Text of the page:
Finally finally an NYPD detective did get a hold of me. My best friend gave him my number on the promise he wouldn’t give my location to my family. He asked me questions to confirm my identity. He asked over and over if I was being held against my will and I stated that I was not. I explained the situation I was in and how I had attempted to talk to my parents to no avail. I explained that I had tried to leave once before and could not do so. I explained that therewere letters about my leaving available. I told him the location of those letters in my parents home. We talked for some time on the phone. He felt assured I was safe and truly wholeheartedly wished me all the best. Being of legal age, he could not drag me back home and said as much to me. He told me I was not the first case he’d heard of this happening to within the Judaic community. I was surprised. He gave me his name, his number and my case number. He told me he was closing my case and assured me he would only tell my family I was safe and alright and I would contact them when I felt I could. He told me to call him if I had any questions.
Before we hung up, he asked that I do one thing for my safety. Because of what the Shomrim had done and were capable of, he asked that I go to the local police department where I was and explain my situation. Have it written down on paper that if I were to disappear without warning, that it was not of my own free will. He told me to give them his name and number and my case number with the NYPD. He explained that having all that on record would be best.
And so, the following day, Sam took me to the police department and I did just what the detective suggested I do. I felt weird doing this and the small town police department was quite stunned after I told them my story and why I was there. They did take down notes and I signed something and I actually did feel somewhat better having done that.
The guilt I carry around about what I brought upon my friends weighed heavy on me. I honestly hadn’t considered they’d go through so much. I know my parents suffered a lot. I know my siblings are forever scarred by what I had done. And I carry around this guilt still -to a degree.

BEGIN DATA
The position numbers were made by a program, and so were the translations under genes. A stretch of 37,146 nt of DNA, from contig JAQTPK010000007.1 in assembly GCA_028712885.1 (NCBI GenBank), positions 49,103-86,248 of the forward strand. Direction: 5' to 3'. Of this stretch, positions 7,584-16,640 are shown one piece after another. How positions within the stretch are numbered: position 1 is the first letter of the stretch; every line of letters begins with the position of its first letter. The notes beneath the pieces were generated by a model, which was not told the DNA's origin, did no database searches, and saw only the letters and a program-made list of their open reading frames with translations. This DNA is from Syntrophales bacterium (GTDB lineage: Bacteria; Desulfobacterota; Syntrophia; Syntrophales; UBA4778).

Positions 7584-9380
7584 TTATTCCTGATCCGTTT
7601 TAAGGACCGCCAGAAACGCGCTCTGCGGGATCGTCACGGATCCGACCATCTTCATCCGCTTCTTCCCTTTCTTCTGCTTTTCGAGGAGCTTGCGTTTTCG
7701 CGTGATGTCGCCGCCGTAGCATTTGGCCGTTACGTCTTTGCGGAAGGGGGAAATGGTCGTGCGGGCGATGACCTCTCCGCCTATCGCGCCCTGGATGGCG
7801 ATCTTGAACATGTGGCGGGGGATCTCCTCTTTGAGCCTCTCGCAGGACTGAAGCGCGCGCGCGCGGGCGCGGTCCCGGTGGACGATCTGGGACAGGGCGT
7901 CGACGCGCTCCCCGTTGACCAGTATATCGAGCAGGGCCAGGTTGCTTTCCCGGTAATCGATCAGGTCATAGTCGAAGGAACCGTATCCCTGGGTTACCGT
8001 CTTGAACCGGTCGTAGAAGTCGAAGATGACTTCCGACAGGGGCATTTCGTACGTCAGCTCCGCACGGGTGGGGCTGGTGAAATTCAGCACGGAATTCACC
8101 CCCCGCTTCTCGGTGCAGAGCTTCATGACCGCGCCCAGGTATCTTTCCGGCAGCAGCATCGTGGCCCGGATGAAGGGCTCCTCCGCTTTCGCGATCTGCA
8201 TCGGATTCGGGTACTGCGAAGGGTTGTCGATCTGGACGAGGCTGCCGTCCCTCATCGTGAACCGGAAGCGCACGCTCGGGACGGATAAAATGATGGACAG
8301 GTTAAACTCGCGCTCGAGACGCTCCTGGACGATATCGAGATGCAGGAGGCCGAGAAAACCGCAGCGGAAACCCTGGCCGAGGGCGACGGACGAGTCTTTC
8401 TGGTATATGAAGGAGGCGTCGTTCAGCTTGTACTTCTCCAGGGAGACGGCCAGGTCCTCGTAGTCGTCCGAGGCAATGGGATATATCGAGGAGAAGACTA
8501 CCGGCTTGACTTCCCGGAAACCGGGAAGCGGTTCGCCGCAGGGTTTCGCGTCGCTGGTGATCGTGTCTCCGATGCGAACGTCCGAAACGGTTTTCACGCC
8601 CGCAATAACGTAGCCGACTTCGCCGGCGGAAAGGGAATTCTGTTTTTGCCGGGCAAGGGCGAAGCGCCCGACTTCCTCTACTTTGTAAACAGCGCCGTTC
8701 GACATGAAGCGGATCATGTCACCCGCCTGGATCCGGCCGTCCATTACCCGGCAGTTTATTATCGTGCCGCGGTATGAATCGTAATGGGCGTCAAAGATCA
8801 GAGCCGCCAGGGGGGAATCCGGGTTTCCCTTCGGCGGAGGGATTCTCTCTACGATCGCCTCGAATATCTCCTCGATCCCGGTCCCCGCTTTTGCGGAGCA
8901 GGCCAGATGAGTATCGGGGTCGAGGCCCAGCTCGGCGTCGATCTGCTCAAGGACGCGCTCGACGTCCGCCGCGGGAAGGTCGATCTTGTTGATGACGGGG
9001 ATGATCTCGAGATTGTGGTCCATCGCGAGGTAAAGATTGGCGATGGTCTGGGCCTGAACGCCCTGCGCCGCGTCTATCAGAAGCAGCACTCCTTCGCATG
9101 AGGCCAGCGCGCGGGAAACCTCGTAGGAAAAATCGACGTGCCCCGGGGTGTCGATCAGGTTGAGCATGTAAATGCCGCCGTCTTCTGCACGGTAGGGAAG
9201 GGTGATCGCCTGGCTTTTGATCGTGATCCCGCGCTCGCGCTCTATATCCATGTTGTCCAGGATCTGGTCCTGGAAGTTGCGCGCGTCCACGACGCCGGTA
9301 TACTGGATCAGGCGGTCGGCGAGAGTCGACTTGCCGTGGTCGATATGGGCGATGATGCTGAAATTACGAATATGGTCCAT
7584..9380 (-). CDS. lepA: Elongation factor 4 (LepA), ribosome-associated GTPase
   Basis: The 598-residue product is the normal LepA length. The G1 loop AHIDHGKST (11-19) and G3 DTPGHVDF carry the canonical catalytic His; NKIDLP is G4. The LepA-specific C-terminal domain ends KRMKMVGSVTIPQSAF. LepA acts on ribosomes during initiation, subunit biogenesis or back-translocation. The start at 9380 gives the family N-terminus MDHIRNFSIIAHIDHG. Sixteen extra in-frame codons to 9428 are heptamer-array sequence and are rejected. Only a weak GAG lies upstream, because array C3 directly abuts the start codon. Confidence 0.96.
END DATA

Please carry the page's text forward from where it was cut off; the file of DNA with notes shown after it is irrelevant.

I didn’t imagine this much occurring when I had left. I am still blown away at the intense reaction this brought about by the Shomrim and my family.
And how did I handle it all many miles and miles away? Not very well. Even though I was technically free, you can’t expect to shed off layers and layers of a life one had lived literally overnight. It was a complete culture shock to me. Living in a new place, a place so vastly different than the one I had grown up in, a place more lax and accepting. I think I walked around dazed for weeks. I was staying in contact with my friends back in NY and from what I was hearing that was happening was not making it easier for me. There were times I felt on the verge of picking up the phone and asking to be brought back home. There were times I felt such an intense amount of guilt and grief that I didn’t feel like I deserved to live.
How could I live freely and happily so when I have left everyone behind so incredibly saddened and heart stricken and in utter devastating condition? How could I deserve any happiness when they were far from it themselves?
There were days I stayed in bed and did nothing more. There were days I could not go out in fear there was someone who’d recognize me or perhaps the Shomrim were going to kidnap me while I slept!
My fears of being followed was not unfounded. Later I learned my father had hired a private detective who had indeed followed me for some time.
Sam’s family had a dog and I kept that dog beside me when everyone was out at work or school. I locked all the doors even though the family never did. They weren’t used to locking doors, but if that bothered them, they never said anything as I am sure they understood. I was still scared. I was depressed and I had a hard time looking beyond the here and now.
Sam would take me out for long rides to the middle of nowhere. Just beautiful countryside. We would talk. He would try to reason with me. He would try to get me to snap out of the mood I was in. I was grateful for his company and his friendship.
I emailed my family occasionally trying to reason with them, trying to get them to accept my choice. They in turn kept requesting I return and how they’d forgive me if I did. I decided to stop contacting them as it was not going anywhere. And, at the time, I thought it may never get better. I needed to distance myself from the emotional turmoil that this whole thing was causing me. It was time I started living. Wasn’t this why I left? Time to stop sulking and grieving. It was time to start a new chapter in my life.